Reports in the national press have claimed that pubs in the estate have started to ban card payments.
However, speaking to The Morning Advertiser, Mick Hilton, who is licensee of Brigadier Gerard in Monkgate, said he was unsure where the reports had erupted from considering they had always used a cash only system.
Hilton said: “You keep saying Samuel Smith has banned cards, but we never had cards, so they’re not banned.”
A sign in the pub doorway reads “Notice. We operate cash only. No credit or debit cards”.
He had also told the York Press he supported the brewery’s rule, asking why people should have to pay more for their beer so the card companies could benefit.
However, the manager of the John Snow pub in central London told the Sun Online that it uses credit and debit cards every day and heard nothing of the ban.
Workers at Samuel Smith central London pubs the Angel and the Fitzroy also told the national newspaper they were unaware of it too.
According to figures from UK Finance in 2018, there had been a 14% surge in the number of debit card payments, which meant they outnumbered the number of cash transactions in the UK for the first time ever.
The number of debit card transactions rose to 13.2bn – largely driven by the proliferation of contactless payment technology, which accounted for 5.6bn of payments made in 2017.
An estimated 3.4m people in the UK hardly used cash at all in 2017.
The news that Sam Smith pubs are barring card payments across its pubs is not the first time the brewer has hit the headlines.
September 2001 – Prosecuted over safety
On 5 September 2001, the Yorkshire brewer Samuel Smith was prosecuted by Westminster Council for failing to effectively manage asbestos at the Duke of Argyll in Soho, London.
The company was found guilty under the health and safety at work regulations at Horseferry Road Magistrates Court, London in September 2001.
January 2005 – Bans live entertainment
Sam Smith kicked out a folk club that had been performing in one of its pubs for almost 30 years. The move followed the brewer’s decision to axe background music after it was revealed that PPL (Phono-graphic Performance Limited) licences fees were set to rise by up to 500% in 2006.
As part of a strict “no entertainment” policy, Samuel Smith's told the Beverley Folk Club that it could no longer perform at the White Horse pub in Beverley, East Yorkshire.
October 2010 – Battle over white rose of Yorkshire
Smith took legal action against the Cropton Brewery, in Cropton, North Yorkshire, over its use of the county's famous emblem on bottles, labels and pump clips for Yorkshire Warrior. Cropton had brewed the beer for a couple of years and proceeds go to the Yorkshire Regiment’s benevolent fund.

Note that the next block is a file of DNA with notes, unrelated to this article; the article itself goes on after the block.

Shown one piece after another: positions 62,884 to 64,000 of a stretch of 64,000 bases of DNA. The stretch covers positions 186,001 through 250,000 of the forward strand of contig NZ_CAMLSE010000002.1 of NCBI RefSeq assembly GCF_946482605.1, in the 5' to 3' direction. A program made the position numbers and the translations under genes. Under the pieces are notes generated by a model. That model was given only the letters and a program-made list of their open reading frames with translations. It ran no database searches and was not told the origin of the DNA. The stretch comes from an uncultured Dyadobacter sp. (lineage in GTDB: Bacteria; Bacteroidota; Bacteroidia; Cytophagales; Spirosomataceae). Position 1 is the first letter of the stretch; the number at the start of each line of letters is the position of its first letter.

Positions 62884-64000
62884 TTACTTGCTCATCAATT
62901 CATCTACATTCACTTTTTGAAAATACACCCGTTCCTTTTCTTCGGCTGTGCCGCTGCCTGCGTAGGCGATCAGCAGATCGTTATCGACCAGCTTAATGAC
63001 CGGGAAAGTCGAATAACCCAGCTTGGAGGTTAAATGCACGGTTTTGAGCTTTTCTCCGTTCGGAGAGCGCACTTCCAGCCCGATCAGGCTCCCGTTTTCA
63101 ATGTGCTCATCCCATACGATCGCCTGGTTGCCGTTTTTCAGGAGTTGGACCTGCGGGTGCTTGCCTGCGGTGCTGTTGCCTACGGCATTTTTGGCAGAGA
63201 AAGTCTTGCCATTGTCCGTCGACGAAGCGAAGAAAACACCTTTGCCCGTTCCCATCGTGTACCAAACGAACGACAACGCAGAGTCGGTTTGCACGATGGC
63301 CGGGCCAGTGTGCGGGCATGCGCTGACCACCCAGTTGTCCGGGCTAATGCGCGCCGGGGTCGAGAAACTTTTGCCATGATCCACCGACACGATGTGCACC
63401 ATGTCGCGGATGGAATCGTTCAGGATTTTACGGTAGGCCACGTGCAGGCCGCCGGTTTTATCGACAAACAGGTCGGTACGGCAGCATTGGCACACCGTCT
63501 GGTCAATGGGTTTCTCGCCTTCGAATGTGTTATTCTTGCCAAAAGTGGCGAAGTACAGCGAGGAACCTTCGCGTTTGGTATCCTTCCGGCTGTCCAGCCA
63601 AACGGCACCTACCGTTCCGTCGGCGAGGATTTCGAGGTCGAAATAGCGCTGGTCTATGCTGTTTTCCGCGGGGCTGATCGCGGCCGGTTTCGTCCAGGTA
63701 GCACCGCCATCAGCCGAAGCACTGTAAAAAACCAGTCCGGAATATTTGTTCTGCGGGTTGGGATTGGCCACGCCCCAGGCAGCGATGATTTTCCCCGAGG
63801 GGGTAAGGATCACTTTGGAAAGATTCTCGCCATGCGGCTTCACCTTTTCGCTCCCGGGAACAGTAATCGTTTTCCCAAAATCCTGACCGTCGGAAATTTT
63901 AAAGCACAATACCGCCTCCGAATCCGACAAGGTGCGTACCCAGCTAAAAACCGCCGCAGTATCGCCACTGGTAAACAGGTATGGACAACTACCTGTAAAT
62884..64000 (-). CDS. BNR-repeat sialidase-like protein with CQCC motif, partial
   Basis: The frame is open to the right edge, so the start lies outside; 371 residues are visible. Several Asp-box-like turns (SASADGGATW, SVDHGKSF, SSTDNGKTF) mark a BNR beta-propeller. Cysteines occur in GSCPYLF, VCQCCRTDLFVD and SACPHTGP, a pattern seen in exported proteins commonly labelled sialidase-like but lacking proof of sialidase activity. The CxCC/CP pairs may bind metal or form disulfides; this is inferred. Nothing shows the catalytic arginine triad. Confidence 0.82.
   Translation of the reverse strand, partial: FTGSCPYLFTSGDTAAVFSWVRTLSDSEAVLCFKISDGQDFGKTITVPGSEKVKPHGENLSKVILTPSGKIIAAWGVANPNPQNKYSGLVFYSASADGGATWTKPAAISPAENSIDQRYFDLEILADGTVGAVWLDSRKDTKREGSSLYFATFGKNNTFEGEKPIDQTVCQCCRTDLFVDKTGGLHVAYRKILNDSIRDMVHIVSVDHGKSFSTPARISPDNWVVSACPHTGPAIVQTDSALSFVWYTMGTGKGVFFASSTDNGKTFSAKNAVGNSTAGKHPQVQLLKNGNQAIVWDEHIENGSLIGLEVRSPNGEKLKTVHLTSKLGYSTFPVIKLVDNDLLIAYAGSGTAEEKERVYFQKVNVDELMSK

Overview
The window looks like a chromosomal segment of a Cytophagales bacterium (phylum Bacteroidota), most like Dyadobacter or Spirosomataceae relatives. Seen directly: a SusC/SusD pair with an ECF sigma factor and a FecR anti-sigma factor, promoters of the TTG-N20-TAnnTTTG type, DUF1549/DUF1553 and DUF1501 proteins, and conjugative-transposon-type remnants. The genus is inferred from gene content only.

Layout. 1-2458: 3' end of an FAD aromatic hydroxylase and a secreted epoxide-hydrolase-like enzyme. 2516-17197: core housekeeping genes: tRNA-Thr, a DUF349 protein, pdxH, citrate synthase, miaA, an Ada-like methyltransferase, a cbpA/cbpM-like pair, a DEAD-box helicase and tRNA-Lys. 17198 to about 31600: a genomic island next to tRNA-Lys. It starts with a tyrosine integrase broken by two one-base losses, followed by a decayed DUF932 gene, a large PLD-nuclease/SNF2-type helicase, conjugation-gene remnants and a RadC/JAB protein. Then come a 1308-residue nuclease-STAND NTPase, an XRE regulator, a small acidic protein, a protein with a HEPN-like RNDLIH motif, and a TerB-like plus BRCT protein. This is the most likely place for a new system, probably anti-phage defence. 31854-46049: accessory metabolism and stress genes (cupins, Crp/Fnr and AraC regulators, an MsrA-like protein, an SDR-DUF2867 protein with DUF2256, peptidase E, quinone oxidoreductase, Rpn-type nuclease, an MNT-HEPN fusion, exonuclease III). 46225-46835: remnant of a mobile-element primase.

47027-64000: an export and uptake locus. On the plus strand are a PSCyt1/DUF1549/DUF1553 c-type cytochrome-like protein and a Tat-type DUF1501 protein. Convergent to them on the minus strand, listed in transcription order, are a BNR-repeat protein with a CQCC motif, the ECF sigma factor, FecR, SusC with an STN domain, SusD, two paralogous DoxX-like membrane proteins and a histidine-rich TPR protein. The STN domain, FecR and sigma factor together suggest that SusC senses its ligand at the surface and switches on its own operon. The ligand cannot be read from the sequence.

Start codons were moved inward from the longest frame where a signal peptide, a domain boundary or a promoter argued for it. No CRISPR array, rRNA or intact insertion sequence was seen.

Samuel Smith’s claimed the use of the “stylised white rose device” by Cropton is an infringement of its trademark and demanded the destruction of every label, bottle and pump clip bearing the offending symbol.
January 2016 – ‘Blocks’ temporary Tadcaster bridge plan
A temporary footbridge was necessary after the ancient Tadcaster Bridge over the River Wharfe collapsed in the floods, leaving the town divided.
Samuel Smith was blasted by Selby and Ainsty MP Nigel Adams and faced criticism from the local community after it refused to allow a temporary footbridge to be built on its land following the Boxing Day floods.
July 2017 – Bans bikers from pubs
Motorcyclists claimed they had been banned from a Samuel Smith pub in South Yorkshire.
Biker Mark Smith told the BBC a member of staff at the Royal Oak, at Ulley, near Rotherham, told him he wouldn’t get served because bikers were barred, before Smith had stepped foot inside the pub.
He added the staff member said the decision came from the brewery and no other reason was given to bar him and the other bikers.
April 2019 – Bans mobile phones from pubs
Smith banned customers from using their mobile phones in its venues and punters should go outside to take calls “in the same way as is required with smoking”.
Manchester Evening News reported a memo that had been sent to staff across the Samuel Smith pub estate from owner Humphrey Smith to managers across the company’s estate on 25 March.
The memo said: “The brewery’s policy is not to allow customers to use mobile phones, laptops or similar inside our pubs.
“If a customer receives a call then he or she should go outside to take it in the same way as is required with smoking.”